The airspace is busy, and after receiving your clearance you read it back to the controller. However, you didn't write the clearance down, and read back what you thought the controller/clearance told you. Unfortunately, you remembered the clearance incorrectly, read back the incorrect clearance and proceed. The controller does not correct the clearance and, as you heard nothing back from the controller, you assume everything is OK. As a result you find yourself following the incorrect clearance only to find yourself involved in a near miss incident and soon find yourself the subject of an FAA investigation. The conflict is resolved, everyone breathes a sigh of relief, and you go merrily on your way.
The Letter of Investigation ArrivesSome time later you receive a letter from the FAA - a Letter of Investigation. Now what do you do? You received the clearance, read it back, no one said it was wrong and you followed the clearance only to discover that you were involved in a near miss incident. After a sleepless night you decide to answer the letter and give a full account of the incident from your point of view.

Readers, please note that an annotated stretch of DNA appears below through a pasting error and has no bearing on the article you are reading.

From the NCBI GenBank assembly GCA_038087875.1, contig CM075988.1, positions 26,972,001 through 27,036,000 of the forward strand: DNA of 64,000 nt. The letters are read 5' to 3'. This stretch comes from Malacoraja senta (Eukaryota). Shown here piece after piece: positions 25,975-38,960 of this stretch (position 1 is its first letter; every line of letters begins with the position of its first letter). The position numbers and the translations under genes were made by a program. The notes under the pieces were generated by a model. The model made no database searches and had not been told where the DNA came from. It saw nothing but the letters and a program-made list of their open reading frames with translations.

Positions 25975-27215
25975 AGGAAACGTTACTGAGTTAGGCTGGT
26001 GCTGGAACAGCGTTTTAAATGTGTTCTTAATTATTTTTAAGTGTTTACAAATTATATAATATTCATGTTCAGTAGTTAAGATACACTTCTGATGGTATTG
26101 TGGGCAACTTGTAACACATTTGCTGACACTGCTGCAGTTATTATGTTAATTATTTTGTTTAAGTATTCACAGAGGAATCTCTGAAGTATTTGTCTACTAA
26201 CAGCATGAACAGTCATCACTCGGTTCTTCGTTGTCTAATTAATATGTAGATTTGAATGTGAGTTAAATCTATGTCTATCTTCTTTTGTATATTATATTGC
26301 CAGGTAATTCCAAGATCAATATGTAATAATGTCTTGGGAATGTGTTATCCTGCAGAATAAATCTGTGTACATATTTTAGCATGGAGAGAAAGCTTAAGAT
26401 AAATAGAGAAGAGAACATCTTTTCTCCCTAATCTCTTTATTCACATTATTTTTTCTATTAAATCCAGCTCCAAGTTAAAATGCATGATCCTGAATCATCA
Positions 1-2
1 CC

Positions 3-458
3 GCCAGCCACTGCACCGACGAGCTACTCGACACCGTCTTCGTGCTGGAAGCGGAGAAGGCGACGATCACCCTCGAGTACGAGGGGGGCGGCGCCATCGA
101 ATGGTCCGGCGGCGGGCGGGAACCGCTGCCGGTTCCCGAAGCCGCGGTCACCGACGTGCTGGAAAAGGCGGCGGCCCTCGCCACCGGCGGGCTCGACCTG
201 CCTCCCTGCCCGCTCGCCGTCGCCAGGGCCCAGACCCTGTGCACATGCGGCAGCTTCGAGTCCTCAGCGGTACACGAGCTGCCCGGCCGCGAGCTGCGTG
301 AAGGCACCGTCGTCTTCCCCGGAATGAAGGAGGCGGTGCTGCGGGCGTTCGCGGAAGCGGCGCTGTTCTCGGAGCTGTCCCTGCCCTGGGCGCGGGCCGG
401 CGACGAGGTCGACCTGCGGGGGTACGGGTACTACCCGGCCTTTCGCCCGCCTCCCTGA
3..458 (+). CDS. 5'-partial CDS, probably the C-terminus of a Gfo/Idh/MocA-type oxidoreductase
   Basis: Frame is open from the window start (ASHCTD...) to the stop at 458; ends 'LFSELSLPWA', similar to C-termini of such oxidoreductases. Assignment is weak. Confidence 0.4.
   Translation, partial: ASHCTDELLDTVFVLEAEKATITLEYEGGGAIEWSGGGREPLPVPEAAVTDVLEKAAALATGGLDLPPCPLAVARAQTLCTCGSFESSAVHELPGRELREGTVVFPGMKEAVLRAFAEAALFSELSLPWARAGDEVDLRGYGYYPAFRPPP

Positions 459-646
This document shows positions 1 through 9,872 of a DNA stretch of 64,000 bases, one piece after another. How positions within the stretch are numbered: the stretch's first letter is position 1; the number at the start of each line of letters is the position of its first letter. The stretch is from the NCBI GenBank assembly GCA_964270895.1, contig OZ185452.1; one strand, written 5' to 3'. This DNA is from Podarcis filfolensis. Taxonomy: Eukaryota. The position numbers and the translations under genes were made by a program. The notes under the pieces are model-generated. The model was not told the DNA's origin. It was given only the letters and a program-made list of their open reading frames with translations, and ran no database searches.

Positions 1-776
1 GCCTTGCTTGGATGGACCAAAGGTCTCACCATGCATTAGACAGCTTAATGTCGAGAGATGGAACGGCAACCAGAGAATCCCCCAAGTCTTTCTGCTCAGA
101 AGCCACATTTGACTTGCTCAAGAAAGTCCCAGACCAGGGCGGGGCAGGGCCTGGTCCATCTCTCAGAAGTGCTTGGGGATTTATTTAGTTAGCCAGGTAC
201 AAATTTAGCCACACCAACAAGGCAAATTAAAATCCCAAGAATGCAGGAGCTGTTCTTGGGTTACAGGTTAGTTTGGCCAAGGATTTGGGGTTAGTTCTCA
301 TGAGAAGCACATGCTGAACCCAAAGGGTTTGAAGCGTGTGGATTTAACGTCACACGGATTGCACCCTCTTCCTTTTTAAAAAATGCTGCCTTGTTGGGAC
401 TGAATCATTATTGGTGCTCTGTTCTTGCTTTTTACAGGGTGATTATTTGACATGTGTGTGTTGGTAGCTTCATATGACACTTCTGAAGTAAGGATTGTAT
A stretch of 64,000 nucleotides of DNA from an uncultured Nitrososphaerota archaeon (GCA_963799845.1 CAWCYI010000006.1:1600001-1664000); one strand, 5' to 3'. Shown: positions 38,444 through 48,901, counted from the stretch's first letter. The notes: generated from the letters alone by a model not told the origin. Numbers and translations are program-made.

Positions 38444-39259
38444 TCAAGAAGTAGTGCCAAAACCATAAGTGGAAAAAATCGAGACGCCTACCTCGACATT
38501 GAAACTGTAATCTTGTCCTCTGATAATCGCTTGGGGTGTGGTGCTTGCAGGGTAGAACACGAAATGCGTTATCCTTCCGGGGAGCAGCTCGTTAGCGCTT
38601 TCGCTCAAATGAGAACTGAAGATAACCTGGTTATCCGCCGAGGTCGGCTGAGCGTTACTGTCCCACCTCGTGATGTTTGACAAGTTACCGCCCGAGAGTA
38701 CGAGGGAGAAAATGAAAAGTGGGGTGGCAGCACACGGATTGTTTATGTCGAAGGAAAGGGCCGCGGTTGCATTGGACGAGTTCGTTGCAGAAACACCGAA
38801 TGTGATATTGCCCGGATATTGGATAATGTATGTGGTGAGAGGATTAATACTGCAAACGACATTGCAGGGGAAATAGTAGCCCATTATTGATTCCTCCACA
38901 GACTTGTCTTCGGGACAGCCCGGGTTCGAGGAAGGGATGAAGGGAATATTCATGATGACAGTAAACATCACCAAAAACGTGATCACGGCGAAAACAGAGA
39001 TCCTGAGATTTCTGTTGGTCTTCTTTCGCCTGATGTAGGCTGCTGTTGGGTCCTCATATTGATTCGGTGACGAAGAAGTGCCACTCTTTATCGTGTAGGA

Big MistakeThe first thing you need to know is that there is no legal requirement to respond to a Letter of Investigation. In fact, if you do respond anything you say can - and will - be used against you. You do not know how much information the FAA has, so you do not want to provide them with additional information they may not have, or can not discover on their own.
The FAA Interpretive RuleDid you know that you could face an enforcement action even if you read back a misunderstood clearance to the controller and he doesn't correct you? It's the brave new world of the FAA's interpretive rule on read back errors?
Because the only data the FAA has is a recording of the controllers transmission from his mike (the ATC tape) and the pilot's testimony. There is no record of what the pilot read back to the controller, so the burden of proof now falls squarely on the pilot's shoulders.